Andreth's lips parted in wonder before Elros withdrew a step and lowered himself to one knee as he had in the cave, gazing up at her with eyes that glowed with ardor and devotion.

"You would make a wonderful first queen of this blessed land, for your goodness and your wisdom would benefit our people in marvelous ways." A deep breath swelled in his chest. "But more to me than that, I love you, and desire you as my wife. Andreth Tindómiel, daughter of Beldir of the House of Bëor, will you take this ring, betroth yourself to me, and take my troth in return?"

She closed her eyes, struggling to calm her breathing. She swayed a little, and reached out, grasping his shoulders to steady herself.

Beneath her hands, Elros rose again to his feet, his strong hands coming to rest against her hips. Through the cloth, she could feel his fingers trembling.

"Will you marry me?" he whispered.

Andreth opened her eyes, and looked up at him, losing herself in the depths of his sea grey eyes, the feel of his arms beneath her own, and his hands at her waist.

"Yes," she breathed, and through the cloth of her gown, his hands trembled, and his breath swelled in his chest. "Yes, Rau amin, I will. I want nothing more than to be yours, and to take you as my own."

Elros smiled, and lifted his hand, brushing his fingers against her cheek.

Her own hand strayed along his shoulder to his throat, touching against the wild throbbing visible beneath the warm flesh. For a moment, she studied the rhythmic pulse.

The sound of a masculine voice clearing its throat sounded nearby, and drew Andreth back to reality, remembering that she and Elros were not alone.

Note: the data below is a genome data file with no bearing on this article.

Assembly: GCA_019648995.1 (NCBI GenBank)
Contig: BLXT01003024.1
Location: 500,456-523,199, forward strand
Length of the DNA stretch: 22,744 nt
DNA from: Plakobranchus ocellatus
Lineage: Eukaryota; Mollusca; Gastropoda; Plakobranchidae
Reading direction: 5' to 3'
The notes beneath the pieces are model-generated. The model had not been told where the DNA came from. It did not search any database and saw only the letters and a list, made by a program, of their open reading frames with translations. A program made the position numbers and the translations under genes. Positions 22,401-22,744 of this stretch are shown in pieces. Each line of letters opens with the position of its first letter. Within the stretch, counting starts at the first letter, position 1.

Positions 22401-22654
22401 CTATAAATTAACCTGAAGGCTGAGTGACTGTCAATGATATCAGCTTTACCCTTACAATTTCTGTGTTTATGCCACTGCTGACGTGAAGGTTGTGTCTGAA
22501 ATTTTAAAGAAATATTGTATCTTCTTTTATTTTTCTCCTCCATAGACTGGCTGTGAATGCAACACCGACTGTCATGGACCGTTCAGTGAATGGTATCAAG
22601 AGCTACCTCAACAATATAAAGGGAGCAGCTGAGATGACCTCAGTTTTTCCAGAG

"If you would kindly indulge your friends and kin for but a moment, Lord Elros, and Lady Andreth, we would be most appreciative."

Drawing in a breath, Andreth stepped back from Elros, and turned toward Círdan's voice.

The silver haired elf sat upon a carven chair not far away, with Aelin at his side, and Elrond not far away. And to Andreth's surprise, so also were the lady Galadriel and her lord Celeborn, as well as the high king Gil Galad, and Oropher. And about the square, all other revelers were now facing them, smiling beneath the dancing torchlight. And the minstrels' music was still.

Humor danced in the eyes of the silver haired shipwright. But what caught Andreth's attention in an instant, was the figure coming now from the street leading into the market square; a bent, silver haired mortal lady, leaning heavily upon the arm of Oropher's son, Thranduil.

She did not look remarkable; clad in simple garb, her back bent from age and work. But at the sight of her, Andreth caught a gasp of emotion and delight.

As their eyes met, Firiel's eyes brightened, and a smile that filled Andreth's heart with light, drew up her wrinkled lips.

"Firiel!" Andreth cried, darting from Elros' side and flying into the welcome arms of her old friend.

"Oh, my dear one!" Firiel cried, her thin arms pulling Andreth to her with surprising strength. Andreth pressed her face against Firiel's shoulder, drinking in the scent of her, the sweet, earthy smell that she had loved so well, and had missed these long months away from her.

"Lavaniel, our goat? She is well?"

"Baran and his good family are looking after her for now," Firiel returned. "But come." She pushed the maiden back to arm's length. A soft laugh escaped the aging mortal lady as glad tears filled her eyes. "I have interrupted your betrothal ceremony, and torn you away from the side of Lord Elros."

Andreth tightened her fist about the silver ring she still held in her fist, and looked questioningly into Thranduil's eyes.

"Lord Círdan bid me go fetch her this morning, saying that the exchange of rings would be tonight, here," the young elf explained.

Andreth opened her mouth, and turned back, seeking the ancient shipwright who smiled, but did not speak.

"Madam," Elros greeted, his voice warm and welcoming as he came to Firiel's side, and took her hand, bowing over it as if she were a queen. "I am honored to see you once again."

"And I you, my goodly lord," Firiel pressed a hand to her heart, her eyes bright as they moved between elf lord and mortal maiden. "Especially at such a blessed time as this. I am so pleased that you have come to love one another. "